• In our regional analysis of market revenues for cyber security in smart commercial buildings, the North American market is the dominant global force, representing nearly half (47%) of global revenues in 2016 with just over $2 Billion in annual revenues, rising at a CAGR of 13.8% to $3.83 Billion by 2021.
  • Skills shortages exist globally, but are felt even more intensely in the European market, with 30% of companies unable to fill open cyber security positions, the U.S. is not far behind, with 27% having issues, while the Asian market fares better, with only 22% of roles unfilled. This skills shortage may well prove both dangerous and expensive. It leaves businesses vulnerable to attacks resulting in reputational damage and data loss.

For only USD 1,500 for a Single User License this report provides valuable information so companies can improve their strategic planning exercises AND improve their knowledge of the impact Cyber Security issues are having on Smart Buildings.


The information contained in this report will be of value to all those engaged in managing, operating and investing in Commercial Real Estate (and their Advisers) around the world. In particular those wishing to acquire, merge, sell or find alliance partners will find it particularly useful.

Table of Contents

  • Preface / Methodology / Definitions
  • Executive Summary
    1. 1. The Cyber Risk Threat Landscape
      • 1.1 Cyber Security Threat Classification
      • 1.2 The Cyber Attack Lifecycle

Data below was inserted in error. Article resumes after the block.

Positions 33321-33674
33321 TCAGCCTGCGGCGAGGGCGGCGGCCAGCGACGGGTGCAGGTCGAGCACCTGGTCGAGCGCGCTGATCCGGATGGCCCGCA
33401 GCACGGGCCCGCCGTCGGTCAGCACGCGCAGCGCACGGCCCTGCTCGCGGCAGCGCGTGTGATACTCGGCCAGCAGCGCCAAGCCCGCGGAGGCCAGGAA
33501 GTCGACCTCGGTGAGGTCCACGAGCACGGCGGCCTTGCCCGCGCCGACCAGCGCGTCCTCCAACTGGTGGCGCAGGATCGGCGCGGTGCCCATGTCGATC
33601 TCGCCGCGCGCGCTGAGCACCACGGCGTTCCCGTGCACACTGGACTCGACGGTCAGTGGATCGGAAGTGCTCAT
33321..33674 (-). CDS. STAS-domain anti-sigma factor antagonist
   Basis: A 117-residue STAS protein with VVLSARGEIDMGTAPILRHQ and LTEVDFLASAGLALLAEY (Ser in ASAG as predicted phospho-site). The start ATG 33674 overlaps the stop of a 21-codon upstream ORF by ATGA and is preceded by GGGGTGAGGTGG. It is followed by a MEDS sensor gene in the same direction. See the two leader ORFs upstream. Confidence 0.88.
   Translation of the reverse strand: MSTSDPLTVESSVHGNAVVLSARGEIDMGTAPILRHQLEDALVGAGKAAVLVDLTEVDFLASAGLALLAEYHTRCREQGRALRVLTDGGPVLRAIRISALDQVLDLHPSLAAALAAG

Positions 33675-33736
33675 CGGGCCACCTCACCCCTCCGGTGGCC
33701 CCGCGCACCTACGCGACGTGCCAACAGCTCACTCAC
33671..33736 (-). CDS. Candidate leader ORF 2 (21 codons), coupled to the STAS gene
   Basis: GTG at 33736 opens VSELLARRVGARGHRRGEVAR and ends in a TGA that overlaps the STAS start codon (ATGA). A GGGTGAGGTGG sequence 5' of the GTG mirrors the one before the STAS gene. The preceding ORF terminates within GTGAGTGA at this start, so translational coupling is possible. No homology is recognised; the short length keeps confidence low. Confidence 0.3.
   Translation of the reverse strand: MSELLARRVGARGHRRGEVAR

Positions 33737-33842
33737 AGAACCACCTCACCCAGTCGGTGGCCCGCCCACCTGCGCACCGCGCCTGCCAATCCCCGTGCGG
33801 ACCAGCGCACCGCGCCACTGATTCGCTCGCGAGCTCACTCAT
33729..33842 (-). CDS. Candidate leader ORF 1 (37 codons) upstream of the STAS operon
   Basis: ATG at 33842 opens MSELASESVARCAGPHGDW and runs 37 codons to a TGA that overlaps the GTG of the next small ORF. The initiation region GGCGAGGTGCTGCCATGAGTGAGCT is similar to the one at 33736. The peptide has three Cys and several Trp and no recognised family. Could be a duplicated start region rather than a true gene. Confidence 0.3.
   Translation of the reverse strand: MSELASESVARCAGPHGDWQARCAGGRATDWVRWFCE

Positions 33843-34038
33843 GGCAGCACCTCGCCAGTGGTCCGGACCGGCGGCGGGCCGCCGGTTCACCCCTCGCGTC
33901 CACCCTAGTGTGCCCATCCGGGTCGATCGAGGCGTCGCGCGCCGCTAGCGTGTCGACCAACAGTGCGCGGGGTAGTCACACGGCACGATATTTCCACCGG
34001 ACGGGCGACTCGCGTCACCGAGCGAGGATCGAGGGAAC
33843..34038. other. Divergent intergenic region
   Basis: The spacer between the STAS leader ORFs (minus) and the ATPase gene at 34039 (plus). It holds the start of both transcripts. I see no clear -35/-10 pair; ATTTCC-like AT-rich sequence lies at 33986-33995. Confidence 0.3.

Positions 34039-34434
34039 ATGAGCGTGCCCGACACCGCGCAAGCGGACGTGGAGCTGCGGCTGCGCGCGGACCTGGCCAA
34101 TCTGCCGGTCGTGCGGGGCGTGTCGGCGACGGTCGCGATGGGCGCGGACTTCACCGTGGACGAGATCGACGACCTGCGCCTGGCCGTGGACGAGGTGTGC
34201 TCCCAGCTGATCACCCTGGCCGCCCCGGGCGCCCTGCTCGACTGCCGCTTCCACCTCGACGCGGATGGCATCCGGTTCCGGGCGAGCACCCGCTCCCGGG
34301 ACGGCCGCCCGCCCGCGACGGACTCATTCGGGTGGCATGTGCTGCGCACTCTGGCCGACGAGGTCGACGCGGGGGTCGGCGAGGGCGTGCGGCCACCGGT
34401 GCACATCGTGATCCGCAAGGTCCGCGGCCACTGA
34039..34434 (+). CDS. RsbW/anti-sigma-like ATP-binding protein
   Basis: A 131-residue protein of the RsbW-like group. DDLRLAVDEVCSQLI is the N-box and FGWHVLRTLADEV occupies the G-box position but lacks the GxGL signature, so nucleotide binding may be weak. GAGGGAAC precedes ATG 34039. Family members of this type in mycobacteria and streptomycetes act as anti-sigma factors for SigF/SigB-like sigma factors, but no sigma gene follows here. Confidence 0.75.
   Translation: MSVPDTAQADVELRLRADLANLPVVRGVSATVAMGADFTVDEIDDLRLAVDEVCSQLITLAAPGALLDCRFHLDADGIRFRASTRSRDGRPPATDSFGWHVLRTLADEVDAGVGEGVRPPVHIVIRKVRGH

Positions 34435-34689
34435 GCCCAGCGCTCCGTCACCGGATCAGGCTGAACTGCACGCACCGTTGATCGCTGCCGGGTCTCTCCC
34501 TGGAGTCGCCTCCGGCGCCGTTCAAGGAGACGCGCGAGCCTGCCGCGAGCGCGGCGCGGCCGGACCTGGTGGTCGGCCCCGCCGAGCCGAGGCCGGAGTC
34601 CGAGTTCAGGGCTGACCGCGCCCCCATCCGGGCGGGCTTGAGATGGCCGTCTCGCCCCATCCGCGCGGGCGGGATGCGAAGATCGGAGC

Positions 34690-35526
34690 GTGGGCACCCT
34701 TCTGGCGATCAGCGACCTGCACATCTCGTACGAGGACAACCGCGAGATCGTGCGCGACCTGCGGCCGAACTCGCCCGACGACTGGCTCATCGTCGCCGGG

• 1.3 Cyber Security Threat Vectors
      • 1.4 Cyber Security Attack Actors & Motivations
    2. 2. Cyber Security Risks for Smart Buildings
      • 2.1 OT vs IT – Systems Convergence & Integration
      • 2.2 The Impact of the IoT
      • 2.3 Smart Buildings Risk Evaluation
      • 2.4 Smart Building Costs & Impacts
      • 2.5 Case Studies of Recent Attacks
    3. 3. The Global Cyber Security for Smart Buildings Market – Sizing & Growth Projections
      • 3.1 Hardware
      • 3.2 Software
      • 3.3 Services
    4. 4. Market Analysis by Region
      • 4.1 Regional Comparisons
      • 4.2 North America
      • 4.3 Asia Pacific
      • 4.4 Europe
    5. 5. Vertical Market Status & Opportunities
      • 5.1 Vertical Market Comparisons
      • 5.2 Offices
      • 5.3 Retail
      • 5.4 Banking & Financial Services
      • 5.5 Hospitality
      • 5.6 Government
      • 5.7 Healthcare
    6. 6. Market Drivers
      • 6.1 Persistent Concerns Over the Risks of Cyber Security & Data Privacy
      • 6.2 Rising Cyber Security Spending
      • 6.3 Board Level Involvement in Cyber Security is Growing
      • 6.4 Rising Incidence and Cost Impacts for Smart Buildings
      • 6.5 BIoT Market Growth
      • 6.6 Regulatory & Legislative Drivers
    7. 7. Market Challenges
      • 7.1 Limited Market & Stakeholder Awareness of the Risks
      • 7.2 Lack of Organizational Preparedness
      • 7.3 The Cyber Security Skills Gap
      • 7.4 Blurred Lines of Ownership, Control & Responsibility
      • 7.5 Corporate Structure, Culture and Governance
      • 7.6 Building Systems Limitations & Vulnerabilities
      • 7.7 Limited IoT Device Functionality & Security concerns
    8. 8. Best Practice & Recommendations
      • 8.1 Identify & Understand the Nature of the Threat
      • 8.2 Prepare Governance, Strategies & Policies
      • 8.3 Protect Networks & Systems
      • 8.4 Monitoring & Detection
      • 8.5 Incident Response & Recovery
    9. 9. Standards
      • 9.1 Cyber Security Industry Standards
      • 9.2 Building Control Related Standards
    10. 10. The Regulatory Environment
      • 10.1 The State of Regulations for Cyber Security